If you have diastolic heart failure, your heart's left ventricle has become stiffer than normal and can't relax the way it should. "The heart's left ventricle is actually strong and pumping, but it's thickened and not relaxing. On each heartbeat your heart needs a second for it to relax and fill up with blood before it pumps blood out," Dr. Blois stated. "With diastolic heart failure, the heart ventricle has gotten stiff and doesn't relax well, causing blood to back up. This type of heart failure is very common in somebody who has long-standing high blood pressure or an arrhythmia called atrial fibrillation, though not all people that have atrial fibrillation have heart failure."

Risk of heart failure and COVID-19
"We know that a heart failure patient has a much higher risk of severe disease if they get COVID-19," stated Dr. Blois. "Early data showed that for the initial strains of the virus, there was a one percent chance of mortality for someone who really had no health problems. However, according to this early data, patients with chronic heart failure who had gotten COVID infection, had a 10% mortality in registries. So we really make sure our heart failure patients are getting their COVID-19 vaccines and boosters."

Treatment options
Doctors usually treat heart failure with a combination of medications. You may also need to take other heart medications as well — such as diuretics for shortness of breath or leg swelling — along with heart failure medications.

According to Dr. Blois, following recommendations for lifestyle modification can help slow the disease’s progression, improve symptoms and decrease the risk of serious complications. These include:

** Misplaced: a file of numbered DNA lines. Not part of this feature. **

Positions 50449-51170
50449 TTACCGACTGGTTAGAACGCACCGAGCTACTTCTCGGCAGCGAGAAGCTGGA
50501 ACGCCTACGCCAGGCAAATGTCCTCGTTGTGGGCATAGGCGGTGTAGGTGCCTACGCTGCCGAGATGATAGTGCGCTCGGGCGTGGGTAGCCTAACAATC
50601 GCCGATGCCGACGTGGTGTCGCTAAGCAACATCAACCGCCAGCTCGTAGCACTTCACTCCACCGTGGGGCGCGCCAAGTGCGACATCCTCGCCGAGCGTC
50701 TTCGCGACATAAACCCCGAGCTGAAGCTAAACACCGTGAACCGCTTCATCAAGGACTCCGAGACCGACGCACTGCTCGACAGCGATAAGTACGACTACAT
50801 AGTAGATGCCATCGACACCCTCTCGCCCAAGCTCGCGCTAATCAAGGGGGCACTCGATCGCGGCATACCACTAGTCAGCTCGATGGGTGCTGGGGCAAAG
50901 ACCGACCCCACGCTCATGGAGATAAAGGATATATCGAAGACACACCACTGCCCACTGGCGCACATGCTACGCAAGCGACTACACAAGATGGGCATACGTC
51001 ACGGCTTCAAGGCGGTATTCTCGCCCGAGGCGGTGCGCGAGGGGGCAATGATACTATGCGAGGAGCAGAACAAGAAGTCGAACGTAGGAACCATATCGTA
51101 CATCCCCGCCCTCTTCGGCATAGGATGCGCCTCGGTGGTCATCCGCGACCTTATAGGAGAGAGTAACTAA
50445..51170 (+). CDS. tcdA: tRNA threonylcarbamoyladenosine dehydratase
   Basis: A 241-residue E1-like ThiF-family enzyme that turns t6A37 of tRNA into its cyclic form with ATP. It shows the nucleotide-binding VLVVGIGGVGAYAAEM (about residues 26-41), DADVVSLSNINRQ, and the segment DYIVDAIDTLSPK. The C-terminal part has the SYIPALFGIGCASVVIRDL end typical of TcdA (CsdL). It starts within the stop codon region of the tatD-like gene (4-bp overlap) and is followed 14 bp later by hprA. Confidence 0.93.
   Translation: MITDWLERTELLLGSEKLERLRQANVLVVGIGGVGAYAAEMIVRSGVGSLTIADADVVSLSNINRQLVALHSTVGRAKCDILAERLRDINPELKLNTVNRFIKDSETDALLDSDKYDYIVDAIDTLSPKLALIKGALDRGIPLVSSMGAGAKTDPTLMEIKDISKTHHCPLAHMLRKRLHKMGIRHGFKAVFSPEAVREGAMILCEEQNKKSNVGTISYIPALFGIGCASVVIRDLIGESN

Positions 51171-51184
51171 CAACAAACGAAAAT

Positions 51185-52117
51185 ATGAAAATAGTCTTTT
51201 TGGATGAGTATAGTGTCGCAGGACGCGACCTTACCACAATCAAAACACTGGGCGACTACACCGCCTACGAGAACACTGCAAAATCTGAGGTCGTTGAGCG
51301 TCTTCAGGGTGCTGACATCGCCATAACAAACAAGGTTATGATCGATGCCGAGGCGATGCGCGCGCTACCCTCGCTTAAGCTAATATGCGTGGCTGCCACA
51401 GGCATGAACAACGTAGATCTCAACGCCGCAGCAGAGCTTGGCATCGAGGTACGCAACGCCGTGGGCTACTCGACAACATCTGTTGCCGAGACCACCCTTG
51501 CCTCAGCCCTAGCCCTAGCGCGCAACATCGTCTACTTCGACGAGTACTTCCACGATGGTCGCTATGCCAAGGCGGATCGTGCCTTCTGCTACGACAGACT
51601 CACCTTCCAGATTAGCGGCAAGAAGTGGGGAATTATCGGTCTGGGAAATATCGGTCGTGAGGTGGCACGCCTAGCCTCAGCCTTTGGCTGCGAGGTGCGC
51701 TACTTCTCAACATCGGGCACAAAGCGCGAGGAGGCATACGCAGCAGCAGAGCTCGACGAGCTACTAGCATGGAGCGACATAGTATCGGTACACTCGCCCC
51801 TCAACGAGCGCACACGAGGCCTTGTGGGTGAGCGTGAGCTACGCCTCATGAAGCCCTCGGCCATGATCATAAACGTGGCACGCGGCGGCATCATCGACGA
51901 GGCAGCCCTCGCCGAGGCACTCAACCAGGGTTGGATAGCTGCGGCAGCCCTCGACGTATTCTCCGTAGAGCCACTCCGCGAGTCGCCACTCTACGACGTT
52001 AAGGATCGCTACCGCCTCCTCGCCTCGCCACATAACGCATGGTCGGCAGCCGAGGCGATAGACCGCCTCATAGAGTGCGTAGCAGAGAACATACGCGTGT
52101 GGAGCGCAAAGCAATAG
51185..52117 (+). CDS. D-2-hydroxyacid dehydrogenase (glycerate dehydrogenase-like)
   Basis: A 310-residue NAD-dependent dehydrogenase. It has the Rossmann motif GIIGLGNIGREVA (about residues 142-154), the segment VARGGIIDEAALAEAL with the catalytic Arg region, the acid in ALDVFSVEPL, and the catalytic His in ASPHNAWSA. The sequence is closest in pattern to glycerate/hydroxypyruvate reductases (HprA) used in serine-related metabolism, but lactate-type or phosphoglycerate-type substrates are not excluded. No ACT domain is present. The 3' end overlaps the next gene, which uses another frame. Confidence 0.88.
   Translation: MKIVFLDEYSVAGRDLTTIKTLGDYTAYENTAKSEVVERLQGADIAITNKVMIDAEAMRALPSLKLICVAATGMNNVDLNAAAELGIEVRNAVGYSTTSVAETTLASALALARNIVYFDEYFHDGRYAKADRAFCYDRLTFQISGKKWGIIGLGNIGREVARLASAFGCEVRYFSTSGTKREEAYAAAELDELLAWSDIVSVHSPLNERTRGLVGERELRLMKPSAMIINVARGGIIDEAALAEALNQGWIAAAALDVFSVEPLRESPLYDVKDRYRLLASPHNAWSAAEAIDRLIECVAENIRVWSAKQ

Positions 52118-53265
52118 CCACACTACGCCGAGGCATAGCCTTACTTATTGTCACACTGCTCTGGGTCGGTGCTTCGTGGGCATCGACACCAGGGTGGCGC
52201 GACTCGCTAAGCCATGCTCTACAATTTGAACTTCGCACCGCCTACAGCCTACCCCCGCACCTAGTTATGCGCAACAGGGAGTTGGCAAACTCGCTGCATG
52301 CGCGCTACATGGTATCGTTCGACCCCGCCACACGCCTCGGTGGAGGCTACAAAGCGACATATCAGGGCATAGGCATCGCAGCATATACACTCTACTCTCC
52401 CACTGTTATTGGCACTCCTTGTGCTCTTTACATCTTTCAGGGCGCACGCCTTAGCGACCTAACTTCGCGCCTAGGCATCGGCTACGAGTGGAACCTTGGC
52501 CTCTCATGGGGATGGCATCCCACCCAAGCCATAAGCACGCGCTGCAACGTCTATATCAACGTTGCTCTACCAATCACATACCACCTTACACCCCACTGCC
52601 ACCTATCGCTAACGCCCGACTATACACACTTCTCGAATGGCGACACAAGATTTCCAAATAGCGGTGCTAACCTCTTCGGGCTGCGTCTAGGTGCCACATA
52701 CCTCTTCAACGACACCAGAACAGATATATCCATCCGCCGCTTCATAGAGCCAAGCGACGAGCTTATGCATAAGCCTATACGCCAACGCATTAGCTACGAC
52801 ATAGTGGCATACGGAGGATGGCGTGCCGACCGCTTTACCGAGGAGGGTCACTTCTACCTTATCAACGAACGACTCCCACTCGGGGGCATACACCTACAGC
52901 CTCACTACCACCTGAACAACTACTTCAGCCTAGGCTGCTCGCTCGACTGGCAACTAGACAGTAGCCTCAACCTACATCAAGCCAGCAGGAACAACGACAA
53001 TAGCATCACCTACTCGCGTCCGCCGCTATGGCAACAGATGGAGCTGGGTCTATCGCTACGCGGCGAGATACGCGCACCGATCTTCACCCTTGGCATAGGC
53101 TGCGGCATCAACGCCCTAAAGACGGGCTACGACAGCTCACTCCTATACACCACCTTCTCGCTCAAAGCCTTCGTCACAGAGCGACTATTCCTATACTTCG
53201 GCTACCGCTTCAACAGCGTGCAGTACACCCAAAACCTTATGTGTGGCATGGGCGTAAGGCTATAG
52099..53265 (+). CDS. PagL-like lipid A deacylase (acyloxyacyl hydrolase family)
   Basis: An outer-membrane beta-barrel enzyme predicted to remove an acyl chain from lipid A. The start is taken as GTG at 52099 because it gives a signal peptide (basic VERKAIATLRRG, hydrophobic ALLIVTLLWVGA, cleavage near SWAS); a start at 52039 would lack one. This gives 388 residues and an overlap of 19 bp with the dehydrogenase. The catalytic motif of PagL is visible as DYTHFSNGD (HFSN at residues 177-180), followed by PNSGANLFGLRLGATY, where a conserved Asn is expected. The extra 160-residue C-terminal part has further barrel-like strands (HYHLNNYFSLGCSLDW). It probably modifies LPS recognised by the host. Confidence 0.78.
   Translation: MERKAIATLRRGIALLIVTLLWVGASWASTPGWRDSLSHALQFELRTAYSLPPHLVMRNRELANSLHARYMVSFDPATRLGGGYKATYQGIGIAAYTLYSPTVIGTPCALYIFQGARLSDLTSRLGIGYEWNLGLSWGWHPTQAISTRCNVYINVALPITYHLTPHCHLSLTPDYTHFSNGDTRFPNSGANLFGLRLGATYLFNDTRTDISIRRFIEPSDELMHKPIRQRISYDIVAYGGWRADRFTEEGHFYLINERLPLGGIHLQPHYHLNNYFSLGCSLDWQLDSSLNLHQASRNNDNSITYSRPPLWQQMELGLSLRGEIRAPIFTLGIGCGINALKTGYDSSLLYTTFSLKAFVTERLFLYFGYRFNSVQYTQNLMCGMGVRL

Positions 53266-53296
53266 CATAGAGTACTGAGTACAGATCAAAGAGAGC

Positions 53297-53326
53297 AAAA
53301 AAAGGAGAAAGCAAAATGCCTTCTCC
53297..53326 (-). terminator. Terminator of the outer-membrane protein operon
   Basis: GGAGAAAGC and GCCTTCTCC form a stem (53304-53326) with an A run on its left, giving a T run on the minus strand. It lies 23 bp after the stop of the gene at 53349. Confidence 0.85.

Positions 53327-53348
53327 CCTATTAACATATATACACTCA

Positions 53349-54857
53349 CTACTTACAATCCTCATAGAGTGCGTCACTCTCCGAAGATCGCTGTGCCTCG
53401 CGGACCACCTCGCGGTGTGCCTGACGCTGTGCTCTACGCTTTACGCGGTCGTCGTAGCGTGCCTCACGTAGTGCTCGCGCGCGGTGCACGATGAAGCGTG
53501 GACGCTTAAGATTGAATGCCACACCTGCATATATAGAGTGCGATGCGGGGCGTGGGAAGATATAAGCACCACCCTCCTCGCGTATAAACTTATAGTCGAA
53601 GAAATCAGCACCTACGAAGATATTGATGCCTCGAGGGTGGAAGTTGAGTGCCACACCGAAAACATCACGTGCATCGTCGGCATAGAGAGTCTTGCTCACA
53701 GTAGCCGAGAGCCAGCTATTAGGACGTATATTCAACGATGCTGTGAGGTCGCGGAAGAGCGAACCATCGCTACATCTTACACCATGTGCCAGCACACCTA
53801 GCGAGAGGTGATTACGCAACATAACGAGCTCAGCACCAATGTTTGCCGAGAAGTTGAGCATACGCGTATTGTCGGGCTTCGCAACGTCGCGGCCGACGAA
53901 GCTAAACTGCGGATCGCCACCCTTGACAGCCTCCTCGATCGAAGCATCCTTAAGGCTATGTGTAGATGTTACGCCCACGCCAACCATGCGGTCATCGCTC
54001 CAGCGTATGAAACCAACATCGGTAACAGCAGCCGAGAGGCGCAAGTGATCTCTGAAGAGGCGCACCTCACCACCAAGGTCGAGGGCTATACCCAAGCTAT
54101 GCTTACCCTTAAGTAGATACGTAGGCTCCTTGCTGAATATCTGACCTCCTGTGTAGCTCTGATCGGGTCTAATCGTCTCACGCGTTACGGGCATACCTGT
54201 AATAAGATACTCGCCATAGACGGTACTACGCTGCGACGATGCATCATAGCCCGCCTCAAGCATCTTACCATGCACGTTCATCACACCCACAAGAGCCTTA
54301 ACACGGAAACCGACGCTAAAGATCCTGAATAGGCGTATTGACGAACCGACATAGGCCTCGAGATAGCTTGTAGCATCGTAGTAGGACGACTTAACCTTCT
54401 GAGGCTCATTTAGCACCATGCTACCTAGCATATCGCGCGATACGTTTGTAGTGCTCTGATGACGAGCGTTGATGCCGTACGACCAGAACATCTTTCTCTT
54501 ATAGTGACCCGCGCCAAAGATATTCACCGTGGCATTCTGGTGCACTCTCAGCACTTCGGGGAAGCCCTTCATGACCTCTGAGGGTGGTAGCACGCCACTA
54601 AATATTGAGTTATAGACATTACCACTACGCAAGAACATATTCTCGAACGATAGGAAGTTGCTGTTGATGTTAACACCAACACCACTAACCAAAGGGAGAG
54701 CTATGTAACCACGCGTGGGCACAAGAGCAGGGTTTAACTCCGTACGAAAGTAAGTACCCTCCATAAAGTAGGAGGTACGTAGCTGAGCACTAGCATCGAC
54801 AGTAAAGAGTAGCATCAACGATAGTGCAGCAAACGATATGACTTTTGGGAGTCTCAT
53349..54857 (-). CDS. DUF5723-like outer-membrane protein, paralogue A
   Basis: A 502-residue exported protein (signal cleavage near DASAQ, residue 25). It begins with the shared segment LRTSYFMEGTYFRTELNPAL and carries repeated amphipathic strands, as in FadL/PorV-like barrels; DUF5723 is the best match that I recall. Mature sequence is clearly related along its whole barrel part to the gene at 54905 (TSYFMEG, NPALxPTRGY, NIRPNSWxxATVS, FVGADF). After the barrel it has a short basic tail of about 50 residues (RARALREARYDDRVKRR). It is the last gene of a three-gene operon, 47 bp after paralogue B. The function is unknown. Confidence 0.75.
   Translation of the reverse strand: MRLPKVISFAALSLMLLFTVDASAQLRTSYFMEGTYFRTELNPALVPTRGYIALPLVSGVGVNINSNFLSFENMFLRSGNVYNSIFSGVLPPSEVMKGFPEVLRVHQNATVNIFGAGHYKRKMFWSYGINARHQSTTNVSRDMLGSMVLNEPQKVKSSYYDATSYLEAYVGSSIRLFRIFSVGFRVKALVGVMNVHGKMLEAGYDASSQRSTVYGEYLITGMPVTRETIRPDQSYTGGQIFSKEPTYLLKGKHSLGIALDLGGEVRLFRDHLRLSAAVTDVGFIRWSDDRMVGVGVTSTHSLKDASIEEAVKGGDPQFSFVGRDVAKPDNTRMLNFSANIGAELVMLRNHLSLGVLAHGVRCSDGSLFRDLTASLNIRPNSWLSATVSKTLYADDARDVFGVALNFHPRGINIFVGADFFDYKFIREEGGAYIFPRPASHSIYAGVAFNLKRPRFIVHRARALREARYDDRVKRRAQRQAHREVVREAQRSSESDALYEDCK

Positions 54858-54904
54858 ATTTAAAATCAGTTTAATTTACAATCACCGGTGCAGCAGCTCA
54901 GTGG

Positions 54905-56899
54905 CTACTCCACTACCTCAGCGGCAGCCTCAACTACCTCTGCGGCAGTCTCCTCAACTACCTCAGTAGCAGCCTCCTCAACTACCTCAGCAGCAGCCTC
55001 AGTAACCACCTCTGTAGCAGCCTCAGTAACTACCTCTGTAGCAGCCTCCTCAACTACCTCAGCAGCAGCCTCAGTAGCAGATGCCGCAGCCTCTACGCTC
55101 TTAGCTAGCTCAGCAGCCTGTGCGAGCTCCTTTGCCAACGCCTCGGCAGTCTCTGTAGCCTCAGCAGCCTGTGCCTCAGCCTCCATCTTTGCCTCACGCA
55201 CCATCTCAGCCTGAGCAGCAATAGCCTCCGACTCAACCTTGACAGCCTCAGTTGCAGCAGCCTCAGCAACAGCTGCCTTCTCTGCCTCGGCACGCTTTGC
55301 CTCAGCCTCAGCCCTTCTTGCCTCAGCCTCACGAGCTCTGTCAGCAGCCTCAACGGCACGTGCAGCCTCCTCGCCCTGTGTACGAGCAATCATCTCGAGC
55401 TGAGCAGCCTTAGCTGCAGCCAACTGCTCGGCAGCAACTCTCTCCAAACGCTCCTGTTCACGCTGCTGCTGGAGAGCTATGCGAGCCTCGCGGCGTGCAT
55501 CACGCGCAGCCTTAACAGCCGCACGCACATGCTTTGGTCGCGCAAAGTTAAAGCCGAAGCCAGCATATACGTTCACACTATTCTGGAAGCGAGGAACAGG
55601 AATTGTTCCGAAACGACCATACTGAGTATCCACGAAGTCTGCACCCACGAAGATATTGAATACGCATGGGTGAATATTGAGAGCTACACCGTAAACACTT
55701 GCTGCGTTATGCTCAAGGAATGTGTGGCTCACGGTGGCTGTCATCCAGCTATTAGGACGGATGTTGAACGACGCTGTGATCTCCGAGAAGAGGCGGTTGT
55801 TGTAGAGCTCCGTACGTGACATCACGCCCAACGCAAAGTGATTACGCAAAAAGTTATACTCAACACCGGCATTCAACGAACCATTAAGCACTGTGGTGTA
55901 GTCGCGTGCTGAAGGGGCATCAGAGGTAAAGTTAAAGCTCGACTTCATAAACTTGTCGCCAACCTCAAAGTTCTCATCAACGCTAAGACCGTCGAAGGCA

• managing blood pressure
  • limiting fluid intake (limit to 6 to 8 glasses of total fluid per day)
  • limiting salt intake (limit to 1800 mg per day of sodium)
  • engaging in moderate exercise (3 to 4 times per week for 30 minutes each session has survival benefit in heart failure)
  • adhering to your medication regimen
  • avoiding regular use of NSAIDs
  • cutting back on heavy alcohol use and smoking
  • immunizing for the yearly flu and pneumonia

NEW medications for diastolic heart failure
"In the past, there wasn't really any clear medications for diastolic heart failure besides those that help get blood pressure under control. But now there's a lot of exciting recent studies that show SLGTs inhibitors, ARNI agents and mineral corticoid antagonists are helpful for diastolic heart failure," said Dr. Blois. 

Advanced therapies for heart failure
"Fortunately, the increase in heart failure patients has inspired researchers to look for new ways to treat it and delay its progression. Many new medications, pacemakers, defibrillators and surgical procedures have been developed that can strengthen the heart muscle and make heart failure a chronic, yet tolerable disease,” Dr. Blois added.

He stated that even more advancements are underway and will become available in the not-to-distant future, including:

  • genomic testing to determine which medications may work best for you
  • stem cell replacement in the heart via surgical injection
  • gene replacement to grow new muscle cells in the heart
  • surgical mechanical heart pumps (VADs) with superior materials

As he wrapped up his lecture, Dr. Blois made a critical point about where to go for care.

“If you have heart failure, it’s important to go to a specialized heart failure clinic, like the Heart Failure Clinic we have at Boulder Heart,” he said. “We can offer the latest treatment options for managing the condition and the best chance of maintaining a good quality of life.”

Dr. Scott Blois established the first heart failure clinic in Boulder County. Appointments are available by calling Boulder Heart at 303-442-2395.

Click here to view/download a PDF of slides shown during Dr. Blois' lecture on "Recognizing and treating heart failure."